Cardinal Vincent Nichols has asked churches to help welcome Syrian refugees, after the Government decided to end its scheme for resettling refugee children.
In a statement, the cardinal said it would be “truly shocking” if it turned out that the Government had abandoned its “moral duty” to protect unaccompanied refugees.
The “Dubs amendment” to the Immigration Act, which was passed last year, gave the Government a statutory duty to accept unaccompanied refugee children to the UK. Lord Dubs, who moved the amendment, suggested a figure of 3,000. But the Home Secretary, Amber Rudd, has said the final total will be 350.
Cardinal Nichols, the leader of the Catholic Church in England and Wales, noted that more than 900 unaccompanied children were accepted last year through the Dubs amendment and other schemes. “However,” he said, “the need is evidently far greater and I am informed that there are a number of local authorities willing and resourced to take many more of these children into their care.”
The cardinal also urged parishes to join the Community Sponsorship Scheme, in which local groups can take responsibility for finding a house for a refugee family, and offering training, basic goods, and other help.
He also contrasted the Government’s refugee policy with its work against modern slavery, saying: “Our Government is rightly proud of its initiatives against human trafficking, which are appreciated around the world. Yet to neglect these unaccompanied children is to leave them extremely vulnerable to human trafficking with all its terrible consequences.
“I ask the Home Secretary to review urgently the decision and to honour the original intention behind the Dubs Amendment.”
Other Catholics have spoken out against the Government’s decision. Lord Alton of Liverpool, one of the four peers who tabled the Dubs amendment, said that a country’s treatment of “the most vulnerable” was a mark of civilisation. He added: “I am dismayed and saddened that the Government has reneged on its promise to help these children. Europol have told me that 10,000 unaccompanied children have simply disappeared. What has been their fate and what does our indifference say about us and our priorities?”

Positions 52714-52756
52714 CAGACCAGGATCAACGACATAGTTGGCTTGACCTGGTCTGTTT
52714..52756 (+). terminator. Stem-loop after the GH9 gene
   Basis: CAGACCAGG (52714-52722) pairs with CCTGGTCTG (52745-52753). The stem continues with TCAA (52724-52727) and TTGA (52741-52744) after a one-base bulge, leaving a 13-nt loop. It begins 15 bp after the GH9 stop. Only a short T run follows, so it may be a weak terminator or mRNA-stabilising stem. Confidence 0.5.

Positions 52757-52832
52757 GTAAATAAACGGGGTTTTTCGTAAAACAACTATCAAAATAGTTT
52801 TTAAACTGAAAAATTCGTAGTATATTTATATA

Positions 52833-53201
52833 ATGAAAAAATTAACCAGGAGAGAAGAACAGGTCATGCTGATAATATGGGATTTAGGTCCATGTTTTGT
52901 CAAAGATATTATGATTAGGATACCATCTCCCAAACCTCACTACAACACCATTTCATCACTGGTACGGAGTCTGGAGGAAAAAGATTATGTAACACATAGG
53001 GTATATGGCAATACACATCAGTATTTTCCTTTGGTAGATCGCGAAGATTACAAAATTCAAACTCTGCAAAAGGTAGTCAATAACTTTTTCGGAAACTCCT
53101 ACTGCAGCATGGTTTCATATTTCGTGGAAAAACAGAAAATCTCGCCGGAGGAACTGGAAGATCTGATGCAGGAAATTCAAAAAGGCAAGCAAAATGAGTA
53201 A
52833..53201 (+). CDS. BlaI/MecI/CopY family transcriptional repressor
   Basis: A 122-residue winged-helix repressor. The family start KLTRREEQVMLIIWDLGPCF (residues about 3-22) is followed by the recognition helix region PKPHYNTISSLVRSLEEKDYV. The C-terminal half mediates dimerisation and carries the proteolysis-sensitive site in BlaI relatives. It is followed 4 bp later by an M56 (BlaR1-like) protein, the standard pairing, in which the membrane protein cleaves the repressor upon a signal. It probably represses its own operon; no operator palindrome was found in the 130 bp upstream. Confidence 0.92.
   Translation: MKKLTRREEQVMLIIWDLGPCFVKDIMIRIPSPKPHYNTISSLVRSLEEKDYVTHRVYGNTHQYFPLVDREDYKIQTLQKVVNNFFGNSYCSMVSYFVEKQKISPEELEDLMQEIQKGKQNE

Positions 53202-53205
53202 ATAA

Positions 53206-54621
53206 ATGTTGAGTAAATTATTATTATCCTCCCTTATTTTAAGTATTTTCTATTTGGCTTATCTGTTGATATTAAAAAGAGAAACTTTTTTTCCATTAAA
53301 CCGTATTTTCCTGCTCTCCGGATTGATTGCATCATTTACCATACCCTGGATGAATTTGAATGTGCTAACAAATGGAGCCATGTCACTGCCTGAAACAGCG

Other bishops have spoken out, including Bishop Paul McAleenan, who has responsibility for migration within the Catholic Bishops’ Conference, and Bishop Philip Egan of Portsmouth, who tweeted:
I know it's complex, but I'm praying earnestly that our great country will be open to receiving more of the unaccompanied child refugees.
— Bishop Philip Egan (@BishopEgan) February 13, 2017
Neil Thorns, director of advocacy for the Church’s development agency Cafod, said that 30,000 unaccompanied children had arrived in Greece and Italy last year. He said: “We urge the Government to ensure there are safe and legal routes to reach protection in the UK for vulnerable refugees.”
Dr Phil McCarthy, CEO of Caritas Social Action Network, said that one of the network’s members, the Cardinal Hume Centre, had been housing and supporting child refugees. “In their experience these children are extremely vulnerable,” McCarthy said. “The UK has a duty to play its full part in providing sanctuary for such children.”
The Government’s decision will face a legal challenge, currently scheduled for May, from the charity Help Refugees. They claim that the Government has settled on the figure of 350 without properly consulting local authorities.
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